En France, être de gauche coule de source, c’est une normalité, une vertu, une thébaïde ; être de droite sonne faux, ou ce n’est pas sérieux, cela sent le crottin, que sais-je. On ne vous pardonnera rien si vous êtes de droite. Ayez la faiblesse de vous mettre en colère dans une émission de radio, si vous êtes de droite, les journalistes diront d’un air entendu : « CQFD, c’est un extrémiste. » Et si vous êtes de gauche, ils diront : « Quel mauvais caractère ! »

Chaque courant de pensée a ses excès et ses défauts. Si l’on veut simplifier, on dira que la gauche est hypocrite (parce que récusant la réalité, il faut bien qu’elle la réintroduise en cachette) et la droite cynique (parce qu’acceptant la réalité, elle a tendance à la justifier sous ses mauvais aspects). La droite aime l’argent ni plus ni moins que la gauche, mais elle ne craint pas de le dire, voilà toute la différence. La gauche bobo offre un faux visage d’austérité. La droite étale. Et c’est cela qui est insupportable. D’où l’histoire du Fouquet’s. Seule la gauche peut étaler son argent, car elle n’est pas suspectée de l’aimer, on croira toujours qu’elle consomme par devoir d’État. On dira que c’est injuste, non, c’est simplement partisan, et au lieu de se lamenter sur le traitement qui est réservé aux uns et aux autres, mieux vaudrait prendre acte de la réalité française : pour mener un combat d’idées à droite, il faut être plus prudent, plus sérieux, j’allais dire plus vertueux qu’à gauche, afin de compenser le déluge critique des médias, seul pouvoir sans contre-pouvoir, donc discrétionnaire.

Ce qui explique que le premier président français vraiment de droite depuis la guerre, et se disant tel, se soit fait littéralement écharper : il a cru qu’il pouvait se contenter d’être ce que sont les politiques – vaniteux, un rien flambeurs, plutôt brouillés avec la vérité ; et il a cru qu’on allait le prendre tel qu’il était avec son caractère et son éducation – désinvolte et parfois malappris, il faut le dire. Mais non, cela ne marche pas. Pour pouvoir annoncer le service minimum ou résister aux manifestations sans se faire écharper, il faudrait beaucoup de tact, une probité sans faille, une indulgence très haute, autrement dit être inattaquable. Si l’on veut prendre un autre exemple : la majorité des Français a tout à fait conscience qu’au nom de la justice sociale on a développé l’assistance de façon anarchique et dommageable pour les prestataires eux-mêmes. Mais jeter dans la mare, à dix jours du deuxième tour, l’idée d’un 1er Mai du “vrai travail” est une provocation malvenue et inutile, parce qu’elle va immédiatement se retourner contre l’idée même qu’elle était censée servir.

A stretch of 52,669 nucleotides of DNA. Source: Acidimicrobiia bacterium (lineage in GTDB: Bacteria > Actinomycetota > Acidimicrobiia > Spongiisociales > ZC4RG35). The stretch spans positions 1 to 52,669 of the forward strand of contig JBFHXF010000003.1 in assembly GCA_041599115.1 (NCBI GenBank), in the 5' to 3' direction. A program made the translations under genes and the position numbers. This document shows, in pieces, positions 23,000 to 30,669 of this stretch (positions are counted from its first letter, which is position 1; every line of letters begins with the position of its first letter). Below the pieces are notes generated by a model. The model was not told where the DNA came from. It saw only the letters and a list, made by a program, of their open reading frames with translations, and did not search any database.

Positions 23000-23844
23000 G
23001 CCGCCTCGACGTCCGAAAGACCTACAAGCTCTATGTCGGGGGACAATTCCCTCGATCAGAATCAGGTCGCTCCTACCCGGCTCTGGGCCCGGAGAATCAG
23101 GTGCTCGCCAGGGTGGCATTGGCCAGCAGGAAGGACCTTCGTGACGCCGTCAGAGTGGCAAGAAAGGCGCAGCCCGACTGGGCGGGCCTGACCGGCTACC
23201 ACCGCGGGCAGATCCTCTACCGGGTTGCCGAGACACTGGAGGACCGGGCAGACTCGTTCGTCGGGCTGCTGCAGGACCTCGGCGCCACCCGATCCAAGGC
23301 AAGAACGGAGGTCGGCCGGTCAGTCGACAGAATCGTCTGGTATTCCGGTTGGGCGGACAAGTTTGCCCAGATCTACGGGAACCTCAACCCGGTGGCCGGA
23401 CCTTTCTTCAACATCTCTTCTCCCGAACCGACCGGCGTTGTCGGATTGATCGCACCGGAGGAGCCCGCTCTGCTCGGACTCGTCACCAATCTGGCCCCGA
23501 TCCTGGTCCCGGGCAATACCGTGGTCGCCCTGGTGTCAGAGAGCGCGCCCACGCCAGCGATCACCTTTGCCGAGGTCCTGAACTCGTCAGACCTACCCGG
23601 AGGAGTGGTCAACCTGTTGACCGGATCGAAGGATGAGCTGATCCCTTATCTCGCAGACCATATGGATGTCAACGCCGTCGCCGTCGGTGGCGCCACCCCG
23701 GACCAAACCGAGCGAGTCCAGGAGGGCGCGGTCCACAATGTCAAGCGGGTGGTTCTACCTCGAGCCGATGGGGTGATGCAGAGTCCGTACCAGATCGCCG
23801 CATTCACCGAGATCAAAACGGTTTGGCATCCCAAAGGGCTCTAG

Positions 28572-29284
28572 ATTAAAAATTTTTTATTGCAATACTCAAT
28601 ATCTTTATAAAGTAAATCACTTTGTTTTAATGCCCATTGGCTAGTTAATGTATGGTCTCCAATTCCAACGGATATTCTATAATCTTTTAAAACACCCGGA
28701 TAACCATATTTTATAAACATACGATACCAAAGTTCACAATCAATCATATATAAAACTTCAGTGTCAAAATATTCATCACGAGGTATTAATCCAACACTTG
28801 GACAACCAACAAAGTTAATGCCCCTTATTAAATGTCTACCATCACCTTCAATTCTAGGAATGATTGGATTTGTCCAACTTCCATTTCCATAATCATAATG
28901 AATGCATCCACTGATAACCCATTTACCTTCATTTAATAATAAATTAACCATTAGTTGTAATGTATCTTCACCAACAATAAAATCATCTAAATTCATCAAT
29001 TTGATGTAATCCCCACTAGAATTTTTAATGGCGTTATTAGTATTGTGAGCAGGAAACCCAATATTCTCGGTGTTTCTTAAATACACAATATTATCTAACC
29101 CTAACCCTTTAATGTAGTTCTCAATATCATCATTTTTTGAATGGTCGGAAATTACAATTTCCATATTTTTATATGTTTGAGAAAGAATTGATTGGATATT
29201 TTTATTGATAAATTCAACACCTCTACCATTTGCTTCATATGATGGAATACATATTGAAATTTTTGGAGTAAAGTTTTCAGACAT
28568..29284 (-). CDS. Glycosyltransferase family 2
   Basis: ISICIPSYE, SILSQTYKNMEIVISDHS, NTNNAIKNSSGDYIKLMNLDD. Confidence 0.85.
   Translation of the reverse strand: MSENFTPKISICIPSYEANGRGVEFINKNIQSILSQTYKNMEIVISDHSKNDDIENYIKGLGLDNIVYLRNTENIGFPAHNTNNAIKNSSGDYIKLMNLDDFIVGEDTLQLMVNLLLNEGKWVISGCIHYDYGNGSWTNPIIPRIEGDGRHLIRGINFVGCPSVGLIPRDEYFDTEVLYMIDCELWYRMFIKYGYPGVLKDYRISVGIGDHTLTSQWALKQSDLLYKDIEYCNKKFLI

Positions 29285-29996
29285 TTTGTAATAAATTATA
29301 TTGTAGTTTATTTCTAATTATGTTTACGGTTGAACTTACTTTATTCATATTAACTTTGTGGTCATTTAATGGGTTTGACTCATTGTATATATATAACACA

Il ne suffit pas d’exprimer des convictions. Faut-il encore avoir le comportement qui répond à la situation. Les convictions seront-elles balayées par le comportement ?

Read the article in Valeurs Actuelles

Russell Kirk and the Swords of Imagination, by Darrin Moore

The battle for our future is being fought within the imaginations of men. This has always been so. Russell Kirk explained: “All great systems, ethical or political, attain their ascendency over the minds of men by virtue of their appeal to the imagination; and when they cease to touch the chords of wonder and mystery and hope, their power is lost, and men look elsewhere for some set of principles by which they may be guided.” Today, with atheistic secular humanitarianism large and in charge, many fear that we may fall prey to immoral forces; avarice, envy and tyranny.

Being encoded by our Creator with free will, human beings have the capacity for both great good and horrendous evil. Man can rise to the level just below angels or sink to the depths just above the animals. Whether he slides into degraded savagery or soars with elegant eagles depends on his reasoning and his will–and these are shaped by his imagination. The ‘moral imagination’ is, in Kirk’s phrase, “a man’s power to perceive ethical truth, abiding law in the seeming chaos of many events. Without the moral imagination, man would live merely from day to day, or rather from moment to moment, as dogs do. It is a strange faculty—inexplicable if men are assumed to have an animal nature only—of discerning greatness, justice, and order, beyond the bars of appetite and self-interest.” Chuck Colson added, “The moral imagination is more than rational, it is poetic, stirring long-atrophied faculties for nobility, compassion and virtue. . . It begins with awe, reverence and appreciation for order within creation. It sees the value of tradition, revelation, family, and community, and responds with duty, commitment and dedication.”

Competing with the moral imagination are three deviant imaginations. The first is the idyllic imagination which believes that man can emancipate himself from all duty, honor, decorum, and standards and simply escape into an endless stream of exciting sensation and sensuality. The idyllic imagination is utopian and materialistic. It falsely believes that if we could simply construct the correct set of laws, it wouldn’t matter whether men were good or bad.